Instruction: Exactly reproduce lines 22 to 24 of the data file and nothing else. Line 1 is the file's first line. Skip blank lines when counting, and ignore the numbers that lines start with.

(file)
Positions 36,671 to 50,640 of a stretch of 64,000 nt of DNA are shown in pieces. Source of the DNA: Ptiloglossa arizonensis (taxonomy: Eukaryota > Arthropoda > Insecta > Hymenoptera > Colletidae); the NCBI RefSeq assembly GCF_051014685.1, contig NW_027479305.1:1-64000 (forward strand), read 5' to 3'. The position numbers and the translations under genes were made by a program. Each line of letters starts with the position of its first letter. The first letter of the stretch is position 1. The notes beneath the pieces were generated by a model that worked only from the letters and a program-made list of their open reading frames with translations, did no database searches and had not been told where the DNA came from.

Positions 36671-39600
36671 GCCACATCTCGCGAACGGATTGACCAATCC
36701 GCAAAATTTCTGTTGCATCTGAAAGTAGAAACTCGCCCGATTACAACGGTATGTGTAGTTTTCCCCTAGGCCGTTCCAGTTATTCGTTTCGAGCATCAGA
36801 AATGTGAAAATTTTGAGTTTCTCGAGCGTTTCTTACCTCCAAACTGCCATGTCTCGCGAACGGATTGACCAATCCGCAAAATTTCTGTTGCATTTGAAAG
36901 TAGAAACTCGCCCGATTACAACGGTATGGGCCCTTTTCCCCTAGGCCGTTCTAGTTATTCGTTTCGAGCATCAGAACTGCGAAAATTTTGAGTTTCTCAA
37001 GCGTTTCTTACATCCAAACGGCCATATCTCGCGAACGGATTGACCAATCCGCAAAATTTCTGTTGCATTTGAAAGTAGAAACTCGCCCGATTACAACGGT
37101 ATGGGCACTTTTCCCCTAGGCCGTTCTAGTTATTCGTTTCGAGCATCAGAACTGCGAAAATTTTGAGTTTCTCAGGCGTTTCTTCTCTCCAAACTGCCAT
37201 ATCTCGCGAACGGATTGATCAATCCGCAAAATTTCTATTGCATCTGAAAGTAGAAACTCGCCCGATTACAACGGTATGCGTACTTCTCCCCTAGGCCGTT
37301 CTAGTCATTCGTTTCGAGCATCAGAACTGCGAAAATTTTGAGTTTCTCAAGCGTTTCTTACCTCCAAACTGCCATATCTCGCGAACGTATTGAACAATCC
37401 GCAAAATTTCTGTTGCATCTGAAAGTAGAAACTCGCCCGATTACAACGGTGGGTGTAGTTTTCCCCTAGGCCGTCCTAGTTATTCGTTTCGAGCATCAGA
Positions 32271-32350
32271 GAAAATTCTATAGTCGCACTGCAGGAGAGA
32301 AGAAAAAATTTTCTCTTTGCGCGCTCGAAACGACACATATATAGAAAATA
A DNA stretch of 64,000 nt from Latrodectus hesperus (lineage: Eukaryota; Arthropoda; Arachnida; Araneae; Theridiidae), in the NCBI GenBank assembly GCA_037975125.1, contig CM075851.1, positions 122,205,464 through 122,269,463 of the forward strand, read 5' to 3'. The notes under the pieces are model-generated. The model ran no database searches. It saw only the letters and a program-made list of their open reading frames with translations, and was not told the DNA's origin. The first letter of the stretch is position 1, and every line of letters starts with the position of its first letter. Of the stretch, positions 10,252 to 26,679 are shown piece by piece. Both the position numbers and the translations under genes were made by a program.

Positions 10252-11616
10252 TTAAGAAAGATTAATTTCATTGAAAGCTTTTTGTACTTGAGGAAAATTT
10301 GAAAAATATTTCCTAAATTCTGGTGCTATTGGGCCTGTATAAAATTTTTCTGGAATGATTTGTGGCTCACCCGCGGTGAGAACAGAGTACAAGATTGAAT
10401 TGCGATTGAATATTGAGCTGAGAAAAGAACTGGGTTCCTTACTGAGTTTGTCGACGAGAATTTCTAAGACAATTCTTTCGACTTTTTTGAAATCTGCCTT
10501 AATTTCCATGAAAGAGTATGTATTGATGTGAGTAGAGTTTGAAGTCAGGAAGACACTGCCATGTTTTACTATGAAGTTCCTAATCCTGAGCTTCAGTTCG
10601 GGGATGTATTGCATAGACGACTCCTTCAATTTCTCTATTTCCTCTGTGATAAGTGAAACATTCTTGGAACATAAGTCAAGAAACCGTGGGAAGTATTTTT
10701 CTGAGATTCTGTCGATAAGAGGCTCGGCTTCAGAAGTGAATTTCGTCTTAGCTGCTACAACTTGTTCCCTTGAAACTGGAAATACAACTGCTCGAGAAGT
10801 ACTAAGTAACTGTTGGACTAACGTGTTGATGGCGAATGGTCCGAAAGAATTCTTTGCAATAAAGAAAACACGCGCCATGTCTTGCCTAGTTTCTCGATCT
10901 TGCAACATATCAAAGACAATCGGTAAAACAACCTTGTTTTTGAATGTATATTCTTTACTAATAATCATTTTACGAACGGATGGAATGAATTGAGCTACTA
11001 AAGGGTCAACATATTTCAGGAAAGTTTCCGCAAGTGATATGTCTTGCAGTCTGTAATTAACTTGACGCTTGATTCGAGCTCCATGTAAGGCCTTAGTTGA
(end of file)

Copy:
10701 CTGAGATTCTGTCGATAAGAGGCTCGGCTTCAGAAGTGAATTTCGTCTTAGCTGCTACAACTTGTTCCCTTGAAACTGGAAATACAACTGCTCGAGAAGT
10801 ACTAAGTAACTGTTGGACTAACGTGTTGATGGCGAATGGTCCGAAAGAATTCTTTGCAATAAAGAAAACACGCGCCATGTCTTGCCTAGTTTCTCGATCT
10901 TGCAACATATCAAAGACAATCGGTAAAACAACCTTGTTTTTGAATGTATATTCTTTACTAATAATCATTTTACGAACGGATGGAATGAATTGAGCTACTA